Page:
•Now take a look at the causes of health and illness today. •This slide summarizes the major determinants of health, estimated in 1993 and 2002 •Down at the bottom, healthcare directly responsible for about 10% of our health •We know more about the human genome and disease, so increase from 20 to 30%

    •This will affect medical care in future – we just don’t know quite how yet •Then environment – things like pollution, injuries, access to healthy food

    •Turns out most of this is social •Where you live, income, & social status affect your health (readings) •Public health tech affects this: injury control, pollution control, e.g. for asthma

    •Finally, behavioral: down to 40% from 50% but still a huge factor •Can public health affect this? Look at smoking rates •1964 Surgeon General’s report caused whopping decline

    •42.4% in 1965 to 25.5% in 1990 •Surgeon General heads the Public Health Service •This was a population-wide communication •Doctors did not consistently offer this advice, although it’s powerful when they do

    •Now, tax on cigarettes, clean indoor air promote even more decline •20.6% in 2008 •The remaining smokers are mostly addicted, need nicotine replacement (medical care!)

    •proud to say that Robert Wood Johnson Foundation stimulated lots of this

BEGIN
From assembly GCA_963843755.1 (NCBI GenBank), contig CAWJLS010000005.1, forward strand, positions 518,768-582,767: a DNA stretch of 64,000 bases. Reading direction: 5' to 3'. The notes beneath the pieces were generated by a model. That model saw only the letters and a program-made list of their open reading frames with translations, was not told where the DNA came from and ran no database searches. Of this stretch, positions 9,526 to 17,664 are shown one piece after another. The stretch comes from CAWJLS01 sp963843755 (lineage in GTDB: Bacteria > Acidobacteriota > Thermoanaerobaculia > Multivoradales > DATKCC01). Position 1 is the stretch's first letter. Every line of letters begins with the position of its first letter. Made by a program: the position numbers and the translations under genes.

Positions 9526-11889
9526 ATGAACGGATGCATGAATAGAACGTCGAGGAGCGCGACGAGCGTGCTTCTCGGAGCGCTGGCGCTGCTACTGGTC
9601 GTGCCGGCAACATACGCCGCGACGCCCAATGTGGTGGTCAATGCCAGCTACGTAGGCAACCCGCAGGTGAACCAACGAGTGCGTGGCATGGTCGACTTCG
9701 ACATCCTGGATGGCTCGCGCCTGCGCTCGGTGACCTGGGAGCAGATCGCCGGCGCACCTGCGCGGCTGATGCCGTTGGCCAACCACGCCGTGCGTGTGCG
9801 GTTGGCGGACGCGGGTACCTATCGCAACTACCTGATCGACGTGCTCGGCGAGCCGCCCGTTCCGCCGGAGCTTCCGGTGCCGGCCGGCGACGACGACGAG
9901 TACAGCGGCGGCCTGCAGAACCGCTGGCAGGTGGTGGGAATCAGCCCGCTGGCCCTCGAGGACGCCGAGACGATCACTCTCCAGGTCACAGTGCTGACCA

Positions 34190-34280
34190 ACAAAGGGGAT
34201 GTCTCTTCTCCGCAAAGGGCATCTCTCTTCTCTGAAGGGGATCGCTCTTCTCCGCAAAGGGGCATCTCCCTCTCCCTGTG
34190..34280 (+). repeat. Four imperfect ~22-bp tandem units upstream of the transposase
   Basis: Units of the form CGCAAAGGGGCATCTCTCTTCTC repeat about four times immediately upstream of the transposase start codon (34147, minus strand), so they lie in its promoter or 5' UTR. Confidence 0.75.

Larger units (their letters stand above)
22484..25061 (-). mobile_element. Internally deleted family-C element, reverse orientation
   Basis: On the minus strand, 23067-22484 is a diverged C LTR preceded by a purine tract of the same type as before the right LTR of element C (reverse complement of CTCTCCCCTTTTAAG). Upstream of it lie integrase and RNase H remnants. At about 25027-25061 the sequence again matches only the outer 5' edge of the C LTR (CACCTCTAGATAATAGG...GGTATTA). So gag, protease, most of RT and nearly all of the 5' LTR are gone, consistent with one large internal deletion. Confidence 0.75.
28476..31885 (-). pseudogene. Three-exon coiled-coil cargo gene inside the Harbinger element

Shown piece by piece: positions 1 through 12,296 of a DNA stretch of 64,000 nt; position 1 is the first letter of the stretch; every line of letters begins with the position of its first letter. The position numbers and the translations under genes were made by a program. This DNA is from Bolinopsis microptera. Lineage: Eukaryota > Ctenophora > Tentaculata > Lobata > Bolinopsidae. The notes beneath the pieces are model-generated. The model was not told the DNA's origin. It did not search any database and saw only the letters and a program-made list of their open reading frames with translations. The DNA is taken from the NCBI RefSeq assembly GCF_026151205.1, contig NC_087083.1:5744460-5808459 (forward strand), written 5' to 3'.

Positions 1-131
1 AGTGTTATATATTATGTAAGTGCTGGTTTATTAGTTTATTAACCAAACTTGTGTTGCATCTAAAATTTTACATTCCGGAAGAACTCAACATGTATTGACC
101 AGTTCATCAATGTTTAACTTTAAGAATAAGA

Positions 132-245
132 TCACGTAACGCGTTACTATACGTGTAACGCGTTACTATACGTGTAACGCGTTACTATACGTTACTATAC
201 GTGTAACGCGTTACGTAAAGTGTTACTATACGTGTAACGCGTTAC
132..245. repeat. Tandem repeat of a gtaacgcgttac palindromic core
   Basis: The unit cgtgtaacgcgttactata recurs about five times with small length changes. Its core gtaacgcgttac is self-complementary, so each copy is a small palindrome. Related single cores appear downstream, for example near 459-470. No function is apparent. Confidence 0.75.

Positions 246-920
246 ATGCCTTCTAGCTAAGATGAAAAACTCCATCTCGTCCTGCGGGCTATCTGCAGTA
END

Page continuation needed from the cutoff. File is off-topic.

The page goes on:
• Public Health


     Populations

     Most are Preventive

     Many Are Highly Beneficial

     Long Term

     Often Invisible

    Medical Care


     Individual

     Most are Curative

     Some Are, Some Ain’t

     Often Immediate

     Highly Visible

    Imbalance Between Public Health & Medical Care

    •So if public health is so important, why do we think about medical care when we think about health? •Medical care is

    •Highly visible •Often dramatic •Often has immediate effects •Although care of chronic disease often does not – increasing issue around the globe

    •Public health is often invisible

    •How do you show what you prevented? •Many effects are long term •Changes in RATES of problems, not individual success

  • Good Technologies Become Invisible

     We focus on the visible & new.

     We neglect the old technologies.

     For ex